Class Section _____092S ______
Reading Module #1
On Your Own
This activity gives you two reading passages with which to practice the Active Reading Strategies you learned in Reading Module #1.
Directions: Complete the activity by reading each passage and answering the questions. Do not forget to spell check and proofread your work. When you have completed this activity, please upload it to the Dropbox for this week.
Reading #1: The lie behind those gloomy national polls
Ask Americans how they feel about the world, said Michael Medved, and they wind up with a paradox.
Read the title and first sentence above. Now predict what you think the passage will be about.| Your prediction about the passage: I think this is about Voting and the Election|
Now read the whole paragraph.
Ask Americans how they feel about the world, said Michael Medved, and they wind up with a paradox. By a staggering majority, people tell pollsters that they disapprove of both Congress and the President, and two out of three say the US is headed “in the wrong direction”. Yet when asked about their lives, “Americans express overwhelming contentment and dazzling confidence.” A recent Harris pole found that nine out of ten people are satisfied “with the life they lead,” with 56% choosing the highest category “very satisfied.” Almost everyone expects life to be better in the next five years. Somehow Americans feel that they personally live in a “sun-kissed, optimistic island of happiness” while the country at large does not. How can this be? It’s actually not that surprising, given that we spend, on average, 30 hours a week immersed in television. On both the news and entertainment shows, the world is presented as rife with crime, terrorism, death, sexual depravity, personal humiliation, and bitter political conflict. Self-serving politicians add to the prevailing gloom by emphasizing problems and exaggerating threats. The real American story, though, is the one we live, in which people are making steady economic progress and life is mostly good- and hopefully better than it was yesterday.
Using the Questioning Strategy|
As you read the paragraph: 1. Do you find anything confusing, or that you wonder about? 2. Are there words you don’t know? What are they? 3. Is a sentence confusing? Which sentence or sentences?| Your questions about the passage: I wonder what he means when he says ask the world how they feel and they wind up in paradox.|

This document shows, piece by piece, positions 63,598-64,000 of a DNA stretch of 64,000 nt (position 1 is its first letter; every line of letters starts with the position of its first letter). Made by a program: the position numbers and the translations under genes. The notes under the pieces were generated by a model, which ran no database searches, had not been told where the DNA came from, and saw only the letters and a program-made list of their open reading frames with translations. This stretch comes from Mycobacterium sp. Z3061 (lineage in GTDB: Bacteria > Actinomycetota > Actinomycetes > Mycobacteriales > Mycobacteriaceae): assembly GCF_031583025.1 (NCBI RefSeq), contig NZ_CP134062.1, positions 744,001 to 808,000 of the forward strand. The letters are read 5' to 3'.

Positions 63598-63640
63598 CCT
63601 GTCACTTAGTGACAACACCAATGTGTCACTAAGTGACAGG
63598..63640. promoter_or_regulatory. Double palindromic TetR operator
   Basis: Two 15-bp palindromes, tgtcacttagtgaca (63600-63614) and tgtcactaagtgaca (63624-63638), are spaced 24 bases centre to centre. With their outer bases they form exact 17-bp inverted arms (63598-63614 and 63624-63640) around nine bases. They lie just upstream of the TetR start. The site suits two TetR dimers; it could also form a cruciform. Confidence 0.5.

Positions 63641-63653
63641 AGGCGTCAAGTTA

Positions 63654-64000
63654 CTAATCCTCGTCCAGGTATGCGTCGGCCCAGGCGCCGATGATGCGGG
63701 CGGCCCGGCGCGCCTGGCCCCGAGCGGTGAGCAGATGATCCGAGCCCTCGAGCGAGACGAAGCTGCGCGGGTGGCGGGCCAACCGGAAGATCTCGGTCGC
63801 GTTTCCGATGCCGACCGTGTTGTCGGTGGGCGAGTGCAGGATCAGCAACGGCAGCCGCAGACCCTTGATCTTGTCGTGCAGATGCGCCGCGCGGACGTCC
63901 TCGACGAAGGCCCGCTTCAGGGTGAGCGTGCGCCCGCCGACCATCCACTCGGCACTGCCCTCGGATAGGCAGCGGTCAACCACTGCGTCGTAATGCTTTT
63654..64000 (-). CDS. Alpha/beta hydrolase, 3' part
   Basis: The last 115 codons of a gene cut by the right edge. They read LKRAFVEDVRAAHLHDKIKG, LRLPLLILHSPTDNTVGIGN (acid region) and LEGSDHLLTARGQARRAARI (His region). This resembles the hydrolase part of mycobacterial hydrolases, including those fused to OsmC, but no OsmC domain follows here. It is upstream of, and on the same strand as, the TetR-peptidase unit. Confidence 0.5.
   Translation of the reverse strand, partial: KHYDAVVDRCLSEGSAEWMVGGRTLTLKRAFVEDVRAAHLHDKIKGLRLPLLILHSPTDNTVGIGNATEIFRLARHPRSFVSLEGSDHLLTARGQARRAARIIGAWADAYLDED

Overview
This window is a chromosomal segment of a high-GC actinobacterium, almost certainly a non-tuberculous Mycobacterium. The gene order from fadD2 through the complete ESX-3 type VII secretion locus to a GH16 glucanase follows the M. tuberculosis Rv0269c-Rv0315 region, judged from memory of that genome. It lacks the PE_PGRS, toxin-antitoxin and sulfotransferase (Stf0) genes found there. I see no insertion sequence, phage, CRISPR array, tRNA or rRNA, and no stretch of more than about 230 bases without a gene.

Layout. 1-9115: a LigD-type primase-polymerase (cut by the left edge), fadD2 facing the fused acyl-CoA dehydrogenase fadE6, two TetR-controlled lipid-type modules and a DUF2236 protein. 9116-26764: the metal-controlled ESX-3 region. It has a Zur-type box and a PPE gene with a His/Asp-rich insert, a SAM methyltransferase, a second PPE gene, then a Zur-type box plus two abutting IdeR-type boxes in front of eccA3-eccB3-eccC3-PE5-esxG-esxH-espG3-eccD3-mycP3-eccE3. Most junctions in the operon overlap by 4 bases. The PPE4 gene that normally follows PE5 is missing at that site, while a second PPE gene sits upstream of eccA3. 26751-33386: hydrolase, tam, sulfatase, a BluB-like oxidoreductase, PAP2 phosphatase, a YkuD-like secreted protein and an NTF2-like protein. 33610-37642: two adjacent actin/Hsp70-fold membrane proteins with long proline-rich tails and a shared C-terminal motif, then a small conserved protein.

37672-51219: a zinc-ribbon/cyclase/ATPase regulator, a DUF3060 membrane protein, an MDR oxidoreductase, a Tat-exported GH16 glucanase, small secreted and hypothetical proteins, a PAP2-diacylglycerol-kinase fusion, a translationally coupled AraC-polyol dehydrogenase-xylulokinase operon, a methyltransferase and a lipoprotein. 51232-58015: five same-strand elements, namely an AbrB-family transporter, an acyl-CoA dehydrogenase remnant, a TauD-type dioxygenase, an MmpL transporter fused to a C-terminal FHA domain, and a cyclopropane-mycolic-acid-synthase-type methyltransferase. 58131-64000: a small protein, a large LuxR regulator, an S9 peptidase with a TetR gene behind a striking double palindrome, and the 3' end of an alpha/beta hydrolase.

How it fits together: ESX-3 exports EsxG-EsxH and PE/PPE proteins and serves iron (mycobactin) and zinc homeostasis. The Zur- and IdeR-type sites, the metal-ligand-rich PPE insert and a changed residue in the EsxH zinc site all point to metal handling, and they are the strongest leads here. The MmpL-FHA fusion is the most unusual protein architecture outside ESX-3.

Using the Making Connections Strategy|
As you read the paragraph: 1. Can you make connections to anything you read about in the passage? 2. Do you remember feeling the same way? 3. What happened? | Your connections to the passage: I can remember sitting at home watching the election wondering what the outcome is going to be. Will our new President be able to get the economy back on track and will he be accepted as a great President. |
Using the Visualizing Strategy|
What is in the passage that you can see, or visualize as you read?| Your visualizations of the text: I can see myself getting ready to vote and people giving their opinion on what they think of the election.|
Using the Summarizing Strategy|
1. What are one or two sentences that describe what you read? | Your summary of the passage: The world is very optimistic and hopeful that the way the economy is will not be this way for long. I guess you can say it’s better to have something then nothing at all.|
Reading #2: Dieters take Note
Eating out can sabotage your weight-loss plan.
Read the title and first sentence above. Now predict what you think the passage will be about.| Your prediction about the passage: Falling back off your diet.|
Now read the whole paragraph.
Reading #2 Dieters Take Note
Eating out can sabotage your weight-loss plan. Dieters and binge eaters ate between 226 and...